There’s no question that the threat landscape continues to widen when it comes to cybersecurity, but at least one arena has seen some improvement. The volume of spam email in 2015 actually decreased.
According to a Kaspersky Lab Security Bulletin, spam volume fell last year to 55.28% of overall email traffic—a decline of 11.48% on the previous year.
Further, more than three quarters (79%) of all emails sent were less than 2KB in size, which shows a steady decrease in email size for spam campaigns over the past few years.
Financial institutions such as banks, payment systems and online shops were attacked most often with phishing emails (34.33%, a rise of 5.59%), and the US remained the biggest source of spam (15.2%), with second place taken by Russia (6.15%) and China making way for Vietnam in third spot (6.12%). Germany was the biggest victim with 19.06% of spam attacks—a 9.84% increase on 2014, followed by Brazil at 7.64% which posted a 4.09% increase and moved up from sixth place in 2014. Russia moved up to third place from eighth, an increase of 3.06% to 6.03% of all spam attacks in 2015.
In 2015, cyber-criminals also continued to send out fake emails from mobile devices and notifications from mobile apps containing malware or advertising messages. New tactics included fraudsters spreading malware in the form of Android APK files) and ZIP archives containing programs in Java).
“The increased use of mobile devices in our everyday life to exchange messages and data, as well as access and control bank accounts, has also resulted in increased exploitation opportunities for cyber-criminals,” said Daria Loseva, spam analysis expert at Kaspersky Lab. “Mobile malware and fraudulent spam is becoming more popular and efforts to dupe victims are becoming more sophisticated year on year, with the emergence of apps that can be used by cyber-criminals both directly (for sending out spam, including malicious spam) and indirectly (via phishing emails). Mobile device users therefore need to be on their guard and remain vigilant, as cyber-criminal activities in this area are only likely to increase, along with our reliance on devices.”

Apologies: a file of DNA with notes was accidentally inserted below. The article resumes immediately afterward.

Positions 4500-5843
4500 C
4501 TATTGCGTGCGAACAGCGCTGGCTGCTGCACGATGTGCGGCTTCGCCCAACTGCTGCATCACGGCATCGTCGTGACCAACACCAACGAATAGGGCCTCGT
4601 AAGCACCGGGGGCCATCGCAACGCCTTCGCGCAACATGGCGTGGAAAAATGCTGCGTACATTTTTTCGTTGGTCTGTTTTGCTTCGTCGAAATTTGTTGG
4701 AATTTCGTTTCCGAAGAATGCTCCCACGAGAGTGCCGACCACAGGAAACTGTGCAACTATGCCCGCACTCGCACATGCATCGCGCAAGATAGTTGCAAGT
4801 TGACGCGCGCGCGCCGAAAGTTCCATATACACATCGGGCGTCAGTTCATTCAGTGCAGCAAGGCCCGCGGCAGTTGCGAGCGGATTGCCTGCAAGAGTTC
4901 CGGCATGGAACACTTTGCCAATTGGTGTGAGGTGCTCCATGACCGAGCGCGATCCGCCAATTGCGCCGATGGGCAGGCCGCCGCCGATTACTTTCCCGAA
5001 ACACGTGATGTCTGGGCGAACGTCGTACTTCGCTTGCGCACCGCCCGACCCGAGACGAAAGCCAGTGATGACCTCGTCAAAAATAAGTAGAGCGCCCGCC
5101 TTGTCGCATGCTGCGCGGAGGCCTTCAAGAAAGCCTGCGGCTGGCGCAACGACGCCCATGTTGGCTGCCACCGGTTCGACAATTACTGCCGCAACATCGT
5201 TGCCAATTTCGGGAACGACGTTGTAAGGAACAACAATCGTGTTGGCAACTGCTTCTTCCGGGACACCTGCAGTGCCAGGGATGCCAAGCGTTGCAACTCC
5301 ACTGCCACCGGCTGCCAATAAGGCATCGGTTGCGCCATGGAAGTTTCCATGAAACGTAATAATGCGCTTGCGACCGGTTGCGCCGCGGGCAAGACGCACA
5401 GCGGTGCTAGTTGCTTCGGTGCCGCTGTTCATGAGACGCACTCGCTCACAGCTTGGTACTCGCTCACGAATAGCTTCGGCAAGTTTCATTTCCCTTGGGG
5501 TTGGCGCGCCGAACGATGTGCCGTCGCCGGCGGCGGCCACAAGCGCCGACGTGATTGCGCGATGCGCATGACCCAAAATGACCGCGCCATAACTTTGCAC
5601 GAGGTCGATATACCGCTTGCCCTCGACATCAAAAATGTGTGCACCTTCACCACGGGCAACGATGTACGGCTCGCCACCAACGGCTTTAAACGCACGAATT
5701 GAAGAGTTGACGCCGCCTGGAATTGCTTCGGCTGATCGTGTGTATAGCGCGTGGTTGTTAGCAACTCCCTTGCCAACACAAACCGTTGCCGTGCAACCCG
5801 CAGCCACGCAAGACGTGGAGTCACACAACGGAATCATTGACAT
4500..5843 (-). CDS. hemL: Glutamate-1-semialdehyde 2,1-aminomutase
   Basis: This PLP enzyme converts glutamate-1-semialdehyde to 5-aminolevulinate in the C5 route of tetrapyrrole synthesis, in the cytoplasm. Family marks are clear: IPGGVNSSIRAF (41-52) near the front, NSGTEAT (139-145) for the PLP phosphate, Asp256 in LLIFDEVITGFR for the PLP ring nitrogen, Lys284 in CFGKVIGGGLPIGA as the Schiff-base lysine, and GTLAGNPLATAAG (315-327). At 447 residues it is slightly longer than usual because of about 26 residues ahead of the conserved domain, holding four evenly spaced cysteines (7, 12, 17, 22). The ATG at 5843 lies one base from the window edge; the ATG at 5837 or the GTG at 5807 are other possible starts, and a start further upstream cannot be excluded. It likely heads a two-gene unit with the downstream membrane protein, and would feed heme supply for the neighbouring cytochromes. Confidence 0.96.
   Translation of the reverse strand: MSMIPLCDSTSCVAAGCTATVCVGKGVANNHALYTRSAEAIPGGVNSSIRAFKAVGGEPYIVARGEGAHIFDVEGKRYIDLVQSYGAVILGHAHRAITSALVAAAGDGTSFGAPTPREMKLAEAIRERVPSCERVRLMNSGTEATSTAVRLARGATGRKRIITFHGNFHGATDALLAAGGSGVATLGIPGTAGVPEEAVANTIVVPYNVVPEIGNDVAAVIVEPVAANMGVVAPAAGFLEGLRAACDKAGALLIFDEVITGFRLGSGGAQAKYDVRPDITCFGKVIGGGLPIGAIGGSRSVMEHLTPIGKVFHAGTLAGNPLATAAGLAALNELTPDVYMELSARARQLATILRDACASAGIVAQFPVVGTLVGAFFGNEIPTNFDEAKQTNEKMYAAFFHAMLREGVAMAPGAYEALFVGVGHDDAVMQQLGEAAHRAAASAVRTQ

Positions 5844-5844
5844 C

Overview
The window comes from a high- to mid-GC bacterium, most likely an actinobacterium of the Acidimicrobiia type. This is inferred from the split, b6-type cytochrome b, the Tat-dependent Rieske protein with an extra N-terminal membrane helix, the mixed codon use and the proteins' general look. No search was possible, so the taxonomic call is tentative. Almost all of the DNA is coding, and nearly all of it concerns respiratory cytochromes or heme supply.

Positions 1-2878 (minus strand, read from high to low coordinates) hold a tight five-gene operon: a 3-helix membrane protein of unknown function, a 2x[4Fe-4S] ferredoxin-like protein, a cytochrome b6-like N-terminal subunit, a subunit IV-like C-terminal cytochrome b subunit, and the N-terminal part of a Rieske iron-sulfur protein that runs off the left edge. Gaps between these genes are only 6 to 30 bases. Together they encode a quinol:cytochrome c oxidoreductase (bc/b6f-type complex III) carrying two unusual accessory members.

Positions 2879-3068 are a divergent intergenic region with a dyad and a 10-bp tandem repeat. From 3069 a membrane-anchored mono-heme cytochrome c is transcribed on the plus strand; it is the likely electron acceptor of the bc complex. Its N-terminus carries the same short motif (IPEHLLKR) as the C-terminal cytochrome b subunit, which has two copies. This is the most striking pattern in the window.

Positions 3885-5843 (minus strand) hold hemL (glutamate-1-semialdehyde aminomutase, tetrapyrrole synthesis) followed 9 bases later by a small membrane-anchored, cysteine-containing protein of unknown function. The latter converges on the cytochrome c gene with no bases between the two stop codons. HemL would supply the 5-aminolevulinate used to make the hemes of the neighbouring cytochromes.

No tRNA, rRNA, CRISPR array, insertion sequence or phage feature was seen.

When it came to popular lures, “Nigerian” fraud used the Ukrainian political situation, the Syrian civil war, the election in Nigeria and the earthquake in Nepal to exploit the kindness and empathy of recipients with believable email content. These emails contained content calling for material support for a person in need.
And, although the Olympic games in Brazil have yet to take place, fraudsters have already started to exploit the event, sending emails announcing false lottery wins and asking the recipient to fill in a form with their personal details. In these attacks, emails with PDF attachments, pictures and other graphical elements were designed to fool the spam filters.
Photo © Stuart Miles